Trump signed an emergency coronavirus bill expanding FMLA and granting paid leave. Here’s what it means for your SMB.
In response to the coronavirus pandemic, President Trump signed HR 6201 — aka The Families First Coronavirus Response Act — into law on March 18.
The legislation will authorize more than $100 billion in aid and address paid sick leave, assistance for families, free coronavirus testing, and expanded unemployment benefits.
The law will take effect April 1 and will expire December 31, 2020.
The bill’s provisions include 2 significant sections that will have a direct impact on businesses with less than 500 employees.
- The Emergency Family and Medical Leave Expansion Act (EFMLEA)
- The Emergency Paid Sick Leave Act (EPSLA)
Let’s break down how this legislation will impact your organization.
The Emergency Family and Medical Leave Expansion Act
Beginning April 1 through December 31, 2020, the Federal Family and Medical Leave Act has been amended to include several changes.
These changes expand the reasons employees can take leave during the COVID-19 outbreak, include job protections, and more.
The EFMLEA expands the language of the Federal Medical Leave Act (FMLA) for the duration of the crisis.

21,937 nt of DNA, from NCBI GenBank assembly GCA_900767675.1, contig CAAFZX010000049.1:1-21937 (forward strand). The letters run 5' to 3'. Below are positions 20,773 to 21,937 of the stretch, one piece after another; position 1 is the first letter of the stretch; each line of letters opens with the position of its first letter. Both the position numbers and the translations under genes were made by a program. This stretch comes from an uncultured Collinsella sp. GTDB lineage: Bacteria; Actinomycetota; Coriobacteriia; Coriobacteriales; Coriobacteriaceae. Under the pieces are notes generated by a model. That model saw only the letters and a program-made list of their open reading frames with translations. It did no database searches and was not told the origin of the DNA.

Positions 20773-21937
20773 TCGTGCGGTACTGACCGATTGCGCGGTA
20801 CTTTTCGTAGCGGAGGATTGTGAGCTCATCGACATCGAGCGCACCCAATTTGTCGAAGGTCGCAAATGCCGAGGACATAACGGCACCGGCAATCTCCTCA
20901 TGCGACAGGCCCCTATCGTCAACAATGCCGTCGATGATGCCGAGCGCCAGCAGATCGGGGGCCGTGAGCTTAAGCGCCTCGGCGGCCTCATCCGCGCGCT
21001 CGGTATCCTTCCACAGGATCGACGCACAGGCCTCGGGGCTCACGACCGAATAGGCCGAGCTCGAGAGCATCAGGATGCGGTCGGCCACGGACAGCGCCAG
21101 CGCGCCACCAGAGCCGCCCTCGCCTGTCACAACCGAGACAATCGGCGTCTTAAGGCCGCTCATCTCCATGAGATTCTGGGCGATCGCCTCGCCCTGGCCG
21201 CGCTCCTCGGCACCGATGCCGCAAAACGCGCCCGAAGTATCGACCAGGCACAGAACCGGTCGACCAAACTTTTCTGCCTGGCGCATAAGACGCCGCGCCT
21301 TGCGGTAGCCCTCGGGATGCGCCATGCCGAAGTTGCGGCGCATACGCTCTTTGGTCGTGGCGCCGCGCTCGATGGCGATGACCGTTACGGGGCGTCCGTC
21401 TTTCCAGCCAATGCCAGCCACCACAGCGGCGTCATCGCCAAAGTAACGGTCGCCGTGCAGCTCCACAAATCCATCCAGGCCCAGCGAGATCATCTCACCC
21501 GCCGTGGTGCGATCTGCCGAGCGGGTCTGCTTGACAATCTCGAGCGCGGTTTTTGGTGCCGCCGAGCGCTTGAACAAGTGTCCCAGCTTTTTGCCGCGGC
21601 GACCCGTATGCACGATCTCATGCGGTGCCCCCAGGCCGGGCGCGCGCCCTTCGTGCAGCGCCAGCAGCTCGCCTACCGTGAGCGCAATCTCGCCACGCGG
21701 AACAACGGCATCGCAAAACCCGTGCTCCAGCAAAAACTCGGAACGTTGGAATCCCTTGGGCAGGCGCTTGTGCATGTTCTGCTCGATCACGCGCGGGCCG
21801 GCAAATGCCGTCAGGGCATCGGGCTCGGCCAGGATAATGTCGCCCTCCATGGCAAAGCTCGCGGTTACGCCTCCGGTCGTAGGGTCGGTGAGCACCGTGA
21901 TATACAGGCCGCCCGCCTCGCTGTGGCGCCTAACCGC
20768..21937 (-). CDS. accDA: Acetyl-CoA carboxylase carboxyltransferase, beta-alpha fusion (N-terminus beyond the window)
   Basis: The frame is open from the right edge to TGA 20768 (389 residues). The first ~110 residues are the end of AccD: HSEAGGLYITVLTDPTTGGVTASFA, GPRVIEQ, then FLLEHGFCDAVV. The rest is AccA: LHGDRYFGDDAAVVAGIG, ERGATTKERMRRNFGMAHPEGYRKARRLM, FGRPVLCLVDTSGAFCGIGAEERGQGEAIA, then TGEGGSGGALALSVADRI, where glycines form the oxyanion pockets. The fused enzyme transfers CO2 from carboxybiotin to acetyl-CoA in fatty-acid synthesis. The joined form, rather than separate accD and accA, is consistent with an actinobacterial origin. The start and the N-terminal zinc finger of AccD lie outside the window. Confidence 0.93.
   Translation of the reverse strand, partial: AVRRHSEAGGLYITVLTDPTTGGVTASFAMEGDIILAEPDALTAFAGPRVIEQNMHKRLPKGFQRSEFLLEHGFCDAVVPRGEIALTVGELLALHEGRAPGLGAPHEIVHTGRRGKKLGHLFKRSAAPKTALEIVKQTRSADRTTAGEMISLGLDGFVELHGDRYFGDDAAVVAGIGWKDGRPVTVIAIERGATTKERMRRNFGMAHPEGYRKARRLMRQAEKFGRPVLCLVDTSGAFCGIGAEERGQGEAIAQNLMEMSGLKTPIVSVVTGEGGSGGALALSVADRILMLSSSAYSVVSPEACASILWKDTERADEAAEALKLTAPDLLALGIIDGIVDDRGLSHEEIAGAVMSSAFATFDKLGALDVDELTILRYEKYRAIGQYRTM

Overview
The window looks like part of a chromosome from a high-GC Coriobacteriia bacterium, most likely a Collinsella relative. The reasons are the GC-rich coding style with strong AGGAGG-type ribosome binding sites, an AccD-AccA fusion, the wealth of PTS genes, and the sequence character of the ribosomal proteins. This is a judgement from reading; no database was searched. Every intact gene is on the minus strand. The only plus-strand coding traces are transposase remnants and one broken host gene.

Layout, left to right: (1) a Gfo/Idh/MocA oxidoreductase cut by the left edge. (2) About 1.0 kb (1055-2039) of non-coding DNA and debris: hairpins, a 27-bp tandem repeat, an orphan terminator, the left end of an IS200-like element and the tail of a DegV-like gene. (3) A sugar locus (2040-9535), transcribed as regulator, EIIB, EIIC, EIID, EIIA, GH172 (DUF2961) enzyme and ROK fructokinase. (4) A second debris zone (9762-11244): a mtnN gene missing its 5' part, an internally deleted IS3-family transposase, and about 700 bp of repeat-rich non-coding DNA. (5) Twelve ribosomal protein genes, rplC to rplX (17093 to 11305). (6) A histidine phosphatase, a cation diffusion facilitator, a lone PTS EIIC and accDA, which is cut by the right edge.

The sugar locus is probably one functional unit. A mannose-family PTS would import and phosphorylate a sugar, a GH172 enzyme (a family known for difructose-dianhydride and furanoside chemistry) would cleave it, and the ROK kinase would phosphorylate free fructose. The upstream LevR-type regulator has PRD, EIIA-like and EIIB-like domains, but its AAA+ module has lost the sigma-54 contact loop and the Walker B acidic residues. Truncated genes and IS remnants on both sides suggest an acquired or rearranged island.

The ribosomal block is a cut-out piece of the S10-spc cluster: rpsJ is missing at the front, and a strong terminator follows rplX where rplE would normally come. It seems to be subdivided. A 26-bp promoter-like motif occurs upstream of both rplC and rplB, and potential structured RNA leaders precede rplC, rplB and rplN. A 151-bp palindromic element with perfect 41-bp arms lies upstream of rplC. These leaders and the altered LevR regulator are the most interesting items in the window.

Here are the new definitions:
The FMLA has been broadened to include employee rights to leave of absence in response to COVID-19.
All employees of businesses with less than 500 workers will be eligible to take leave under the EFMLEA for a “qualifying need related to a public health emergency.”
Employee eligibility widened
In the past, employees must have completed 12 months and 1,250 hours with the company to be eligible for FMLA.
The EFMLA includes leave rights and protections for workers who meet the following criteria:
- Employed for at least 30 calendar days AND
- Is unable to work (or telework) due to a need to care for a minor or disabled child for whom they have parental responsibilities (includes adopted, foster, stepchild, legal ward and other in loco parentis) because of either (A) school or place of care closure, or (B) the child care provider is unavailable due to a COVID-19 related public health emergency declared by a federal, state or local government authority.